4. Non-agricultural Khas land should be allocated for climate displaced people.
5. Effective return, relocation and rehabilitation programmes should be implemented for all climate displaced persons
Bangladesh has signed and is bound to respect many key international human rights treaties that provide important human rights protections to climate-displaced people. These include:
* The International Covenant on Economic, Social and Cultural Rights Bangladesh acceded in 1998;
* The International Covenant on Civil and Political Rights (Bangladesh acceded on 6 September 2000);
* The Convention on Elimination of All Forms of Discrimination against Women (Bangladesh acceded on 6 November 1984); and
* The Convention on Rights of the Child (Bangladesh ratified on 3 August 1990).
Further, although non-binding, Bangladesh is bound to respect the UN Guiding Principles on Internal Displacement as they reflect and are consistent with international human rights and humanitarian laws.
The following seven steps could be taken by the government and national, regional and international stakeholders in order to devise a truly effective and coordinated response to climate displacement in Bangladesh:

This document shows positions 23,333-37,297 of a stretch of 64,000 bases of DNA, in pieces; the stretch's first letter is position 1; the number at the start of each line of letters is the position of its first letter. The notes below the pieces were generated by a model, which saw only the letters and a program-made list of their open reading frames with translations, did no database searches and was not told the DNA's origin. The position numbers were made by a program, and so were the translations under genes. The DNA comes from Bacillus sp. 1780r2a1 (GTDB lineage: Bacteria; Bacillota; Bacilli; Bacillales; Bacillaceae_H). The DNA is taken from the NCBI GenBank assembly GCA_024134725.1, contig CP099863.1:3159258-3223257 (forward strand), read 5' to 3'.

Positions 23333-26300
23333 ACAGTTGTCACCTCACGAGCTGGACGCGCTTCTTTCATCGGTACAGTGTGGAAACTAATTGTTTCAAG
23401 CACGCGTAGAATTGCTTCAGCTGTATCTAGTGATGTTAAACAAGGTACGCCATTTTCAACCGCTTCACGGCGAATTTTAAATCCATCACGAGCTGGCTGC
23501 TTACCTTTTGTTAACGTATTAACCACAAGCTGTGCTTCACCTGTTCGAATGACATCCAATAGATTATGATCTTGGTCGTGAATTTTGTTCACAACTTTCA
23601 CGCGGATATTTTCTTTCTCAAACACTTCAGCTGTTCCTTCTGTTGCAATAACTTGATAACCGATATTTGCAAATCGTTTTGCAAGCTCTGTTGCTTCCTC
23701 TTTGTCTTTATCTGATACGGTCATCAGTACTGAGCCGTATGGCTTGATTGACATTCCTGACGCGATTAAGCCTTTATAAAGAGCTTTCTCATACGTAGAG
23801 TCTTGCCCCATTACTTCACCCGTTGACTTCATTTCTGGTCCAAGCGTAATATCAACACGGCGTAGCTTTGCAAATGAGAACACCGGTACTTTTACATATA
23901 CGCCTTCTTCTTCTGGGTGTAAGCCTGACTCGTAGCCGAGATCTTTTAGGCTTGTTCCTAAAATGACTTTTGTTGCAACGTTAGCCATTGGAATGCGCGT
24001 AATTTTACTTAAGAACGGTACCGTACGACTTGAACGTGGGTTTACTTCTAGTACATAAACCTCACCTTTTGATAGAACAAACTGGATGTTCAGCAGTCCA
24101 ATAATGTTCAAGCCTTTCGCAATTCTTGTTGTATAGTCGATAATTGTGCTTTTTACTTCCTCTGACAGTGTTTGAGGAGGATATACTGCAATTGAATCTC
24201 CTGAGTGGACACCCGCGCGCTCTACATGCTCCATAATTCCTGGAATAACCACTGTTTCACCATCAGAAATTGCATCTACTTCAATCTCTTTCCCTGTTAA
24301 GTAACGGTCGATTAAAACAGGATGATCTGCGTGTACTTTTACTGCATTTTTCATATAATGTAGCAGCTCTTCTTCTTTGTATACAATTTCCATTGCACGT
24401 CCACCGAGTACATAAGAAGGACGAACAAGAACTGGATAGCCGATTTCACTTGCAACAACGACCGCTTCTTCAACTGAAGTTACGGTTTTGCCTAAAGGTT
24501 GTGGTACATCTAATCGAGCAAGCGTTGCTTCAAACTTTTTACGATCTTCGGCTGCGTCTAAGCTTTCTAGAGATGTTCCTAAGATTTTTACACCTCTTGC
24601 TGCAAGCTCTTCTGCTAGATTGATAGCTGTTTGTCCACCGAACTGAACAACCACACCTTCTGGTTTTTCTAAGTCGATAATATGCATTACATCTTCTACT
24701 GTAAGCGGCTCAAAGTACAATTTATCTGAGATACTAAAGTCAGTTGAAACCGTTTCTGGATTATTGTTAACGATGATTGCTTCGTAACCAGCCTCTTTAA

-Undertake a comprehensive review of existing national laws and policies
-Design and implement rights-based national laws and policies
-Undertake a review and re-design of the existing institutional framework
-Design and implement domestic land solutions
-Increase coordination and knowledge sharing among international and regional donors
-Create an UN and NGO working group on climate displacement
-Improve coordination and communication between the government and the civil society.
Prabal Barua is research officer and Md Shahjahan is the team leader at the Young Power in Social Action (YPSA) email@example.com firstname.lastname@example.org